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Showing papers in "Journal of Asean Studies in 2017"


Journal ArticleDOI
TL;DR: In this paper, the authors examine how ASEAN Socio-Culture Community (ASCC), alongside CSO's within them, will work in creating closer relations among AseAN countries, in order to solve disputes in the region.
Abstract: In the end of 2015, ASEAN Community will be fully implemented in Southeast Asia. The community will bring ASEAN countries to the next stage of cooperation in order to bring prosperity to the region. However, several obstacles still have to be faced by ASEAN. Territorial dispute between Indonesia and Malaysia, Thailand and Cambodia concerning Preah Temple, Malaysia with The Phillipines over Sabah, etc are some of the problems. Other problems related to South China Sea, even involving five ASEAN members on dispute. Although it is clear that member of ASEAN countries agree to settle their problems according to ASEAN mechanism as the most respective organization in the region, on several occasions they prefer to take it bilaterally or bring it to the Hague. The assumption of non-interference principle as the organization conflict solving mechanism does not apply accordingly. As such, we have to find other ways. Peace can only be achieved through closer relations between ASEAN countries. Closer relation creates better understanding between people within those countries. If “high level” (G to G) conflict resolution does not work, we have to turn to the people. Closer relations among its people will be a “grass root’ power to force the government to end their dispute. This paper will examine how ASEAN Socio-Culture Community (ASCC), alongside CSO’s within them, will work in creating closer relations among ASEAN countries, in order to solve disputes in the region. Key words: ASEAN Community, ASEAN Socio-Culture Community, Dispute, Civil Society Organizations (CSO).

6 citations


Journal ArticleDOI
TL;DR: ASEAN was a regional initiative that came out of the Bangkok talks to end Confrontation, Western governments had been formulating regional cooperation policies in Southeast Asia decades prior as mentioned in this paper.
Abstract: Policy objectives for Southeast Asian regionalism had been evolving since the end of the Second World War. Economic development viewed as essential for establishing peace and stability in Southeast Asia and the links between development and security were evident in the elaboration of the Association of Southeast Asian Nations (ASEAN). Also evident was the second-line support provided by external powers. While ASEAN was a regional initiative that came out of the Bangkok talks to end Confrontation, Western governments had been formulating regional cooperation policies in Southeast Asia decades prior. Economic development viewed as essential for containing communist influence and preventing internal insurgencies in the region. Growth and prosperity would come through regional development programs with external support. This would then expand to some form of collective security led by the Southeast Asian nations themselves. Regionalism viewed as one way of providing economic assistance to newly independent nations without the appearance of foreign interference in regional affairs. Therefore, the evolution of Southeast Asian regionalism was a combined effort of foreign power support for Asian initiatives throughout the economic development with the aim to provide security during the political transformation of the region from the post-war period into the early years of ASEAN and the aftermath of the war in Vietnam.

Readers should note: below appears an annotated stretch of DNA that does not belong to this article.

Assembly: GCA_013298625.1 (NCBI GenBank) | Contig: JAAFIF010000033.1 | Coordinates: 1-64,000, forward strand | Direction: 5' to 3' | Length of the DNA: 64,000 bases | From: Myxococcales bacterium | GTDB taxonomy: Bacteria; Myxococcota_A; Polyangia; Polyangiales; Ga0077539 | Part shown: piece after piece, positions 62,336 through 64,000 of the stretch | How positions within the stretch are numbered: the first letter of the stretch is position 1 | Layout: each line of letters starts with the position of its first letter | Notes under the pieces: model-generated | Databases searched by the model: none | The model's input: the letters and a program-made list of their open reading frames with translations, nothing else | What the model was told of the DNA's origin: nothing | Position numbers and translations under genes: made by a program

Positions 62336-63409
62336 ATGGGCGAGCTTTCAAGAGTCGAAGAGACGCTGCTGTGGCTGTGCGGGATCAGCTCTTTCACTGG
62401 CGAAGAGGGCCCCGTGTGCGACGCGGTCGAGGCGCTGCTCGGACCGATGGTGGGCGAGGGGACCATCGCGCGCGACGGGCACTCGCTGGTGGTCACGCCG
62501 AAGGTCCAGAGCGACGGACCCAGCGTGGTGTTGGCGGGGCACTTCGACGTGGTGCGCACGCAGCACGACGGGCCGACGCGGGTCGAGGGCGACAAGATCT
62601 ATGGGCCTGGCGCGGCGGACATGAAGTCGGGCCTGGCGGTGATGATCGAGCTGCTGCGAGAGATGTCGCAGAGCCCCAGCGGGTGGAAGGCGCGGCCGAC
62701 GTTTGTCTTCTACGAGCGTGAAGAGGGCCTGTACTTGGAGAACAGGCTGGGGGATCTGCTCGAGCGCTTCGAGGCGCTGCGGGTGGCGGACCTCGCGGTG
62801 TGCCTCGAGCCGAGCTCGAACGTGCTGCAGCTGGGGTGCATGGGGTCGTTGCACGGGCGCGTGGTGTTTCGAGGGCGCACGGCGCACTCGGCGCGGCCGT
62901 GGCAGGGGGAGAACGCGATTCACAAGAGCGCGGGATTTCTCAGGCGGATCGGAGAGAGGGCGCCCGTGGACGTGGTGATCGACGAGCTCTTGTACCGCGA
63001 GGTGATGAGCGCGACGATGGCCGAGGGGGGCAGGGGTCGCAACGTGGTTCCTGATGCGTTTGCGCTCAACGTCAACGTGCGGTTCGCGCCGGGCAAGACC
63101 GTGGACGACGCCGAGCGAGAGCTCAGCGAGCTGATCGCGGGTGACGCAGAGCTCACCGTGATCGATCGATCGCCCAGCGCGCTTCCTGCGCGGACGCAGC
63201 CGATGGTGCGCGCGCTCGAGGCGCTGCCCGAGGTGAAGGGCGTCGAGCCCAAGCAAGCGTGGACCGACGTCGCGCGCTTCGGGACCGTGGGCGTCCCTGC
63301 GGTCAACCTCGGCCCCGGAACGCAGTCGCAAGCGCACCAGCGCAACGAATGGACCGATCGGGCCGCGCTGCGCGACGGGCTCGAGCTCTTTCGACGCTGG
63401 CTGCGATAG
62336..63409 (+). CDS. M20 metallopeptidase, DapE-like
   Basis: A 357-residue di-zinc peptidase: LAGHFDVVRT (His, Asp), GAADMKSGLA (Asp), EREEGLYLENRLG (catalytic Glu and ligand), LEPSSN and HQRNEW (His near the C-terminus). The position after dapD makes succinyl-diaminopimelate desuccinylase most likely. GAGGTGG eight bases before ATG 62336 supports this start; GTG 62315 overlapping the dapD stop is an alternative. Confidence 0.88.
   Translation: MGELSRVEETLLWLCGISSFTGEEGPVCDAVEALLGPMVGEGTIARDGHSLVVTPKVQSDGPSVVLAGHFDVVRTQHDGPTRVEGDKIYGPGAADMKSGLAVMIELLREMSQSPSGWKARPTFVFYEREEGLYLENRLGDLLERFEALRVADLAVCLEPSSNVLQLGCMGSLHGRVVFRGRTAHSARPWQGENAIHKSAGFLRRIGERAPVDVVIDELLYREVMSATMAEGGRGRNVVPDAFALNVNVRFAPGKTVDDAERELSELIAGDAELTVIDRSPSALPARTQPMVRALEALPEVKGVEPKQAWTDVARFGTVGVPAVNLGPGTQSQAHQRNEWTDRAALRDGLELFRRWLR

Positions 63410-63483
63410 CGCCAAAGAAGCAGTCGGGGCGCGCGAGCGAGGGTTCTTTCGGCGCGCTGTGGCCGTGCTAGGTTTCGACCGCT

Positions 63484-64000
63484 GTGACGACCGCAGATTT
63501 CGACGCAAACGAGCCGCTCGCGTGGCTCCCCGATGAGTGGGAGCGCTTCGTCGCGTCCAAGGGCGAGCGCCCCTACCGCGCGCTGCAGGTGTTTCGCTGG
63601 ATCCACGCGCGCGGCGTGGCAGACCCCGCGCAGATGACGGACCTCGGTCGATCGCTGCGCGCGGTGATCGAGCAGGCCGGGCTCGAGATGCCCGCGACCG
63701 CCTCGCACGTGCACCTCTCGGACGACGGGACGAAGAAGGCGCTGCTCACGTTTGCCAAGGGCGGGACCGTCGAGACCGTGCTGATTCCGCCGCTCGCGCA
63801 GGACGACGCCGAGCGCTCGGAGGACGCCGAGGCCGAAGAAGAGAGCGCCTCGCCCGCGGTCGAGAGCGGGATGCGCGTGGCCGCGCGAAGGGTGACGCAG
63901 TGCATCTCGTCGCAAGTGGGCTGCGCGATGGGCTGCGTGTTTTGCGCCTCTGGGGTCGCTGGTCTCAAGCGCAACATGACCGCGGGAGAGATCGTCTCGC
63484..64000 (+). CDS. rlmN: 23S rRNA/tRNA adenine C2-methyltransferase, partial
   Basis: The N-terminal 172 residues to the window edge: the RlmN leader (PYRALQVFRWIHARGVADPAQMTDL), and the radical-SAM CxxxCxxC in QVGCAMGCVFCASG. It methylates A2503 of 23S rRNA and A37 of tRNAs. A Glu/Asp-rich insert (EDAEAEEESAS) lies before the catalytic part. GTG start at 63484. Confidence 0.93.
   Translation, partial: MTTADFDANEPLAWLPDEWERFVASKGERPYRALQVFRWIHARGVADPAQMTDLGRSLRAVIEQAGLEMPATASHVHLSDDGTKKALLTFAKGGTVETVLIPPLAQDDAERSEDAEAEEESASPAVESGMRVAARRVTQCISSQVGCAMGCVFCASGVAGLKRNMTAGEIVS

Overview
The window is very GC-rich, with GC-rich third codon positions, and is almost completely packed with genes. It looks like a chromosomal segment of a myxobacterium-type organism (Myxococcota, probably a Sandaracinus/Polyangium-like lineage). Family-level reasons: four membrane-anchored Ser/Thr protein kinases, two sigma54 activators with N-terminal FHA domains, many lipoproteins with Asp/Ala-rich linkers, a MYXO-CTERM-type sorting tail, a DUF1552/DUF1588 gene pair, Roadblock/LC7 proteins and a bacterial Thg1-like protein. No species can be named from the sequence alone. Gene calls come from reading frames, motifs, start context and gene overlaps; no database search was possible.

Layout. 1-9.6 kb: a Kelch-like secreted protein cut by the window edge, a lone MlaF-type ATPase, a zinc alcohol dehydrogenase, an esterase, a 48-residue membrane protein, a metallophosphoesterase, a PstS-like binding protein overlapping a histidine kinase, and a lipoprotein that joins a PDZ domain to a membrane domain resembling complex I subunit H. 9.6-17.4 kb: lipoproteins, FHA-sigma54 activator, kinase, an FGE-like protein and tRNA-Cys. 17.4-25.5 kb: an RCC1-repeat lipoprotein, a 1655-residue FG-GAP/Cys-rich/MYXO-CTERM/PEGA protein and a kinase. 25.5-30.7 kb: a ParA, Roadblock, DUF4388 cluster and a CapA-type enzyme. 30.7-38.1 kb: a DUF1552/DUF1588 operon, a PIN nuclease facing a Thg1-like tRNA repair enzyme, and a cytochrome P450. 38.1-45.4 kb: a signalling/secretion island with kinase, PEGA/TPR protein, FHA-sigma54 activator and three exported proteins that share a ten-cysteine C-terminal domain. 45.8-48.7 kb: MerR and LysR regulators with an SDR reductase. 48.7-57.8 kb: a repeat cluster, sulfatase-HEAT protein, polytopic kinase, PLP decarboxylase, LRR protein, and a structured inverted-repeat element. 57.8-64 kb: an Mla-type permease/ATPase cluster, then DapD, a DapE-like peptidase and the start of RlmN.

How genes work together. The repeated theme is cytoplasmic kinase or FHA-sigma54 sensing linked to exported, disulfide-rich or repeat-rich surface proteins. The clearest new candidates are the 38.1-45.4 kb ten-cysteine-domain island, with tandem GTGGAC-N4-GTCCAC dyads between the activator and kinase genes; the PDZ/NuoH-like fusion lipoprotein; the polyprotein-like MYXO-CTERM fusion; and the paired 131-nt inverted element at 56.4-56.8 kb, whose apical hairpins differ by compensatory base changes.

5 citations


Journal ArticleDOI
TL;DR: In this paper, the role of AUN in enhancing regional integration in the higher education sector in ASEAN has been discussed, where the authors used qualitative method to get depth information and the bigger picture in the governance of aUN role and mechanism in regional integration of higher education system.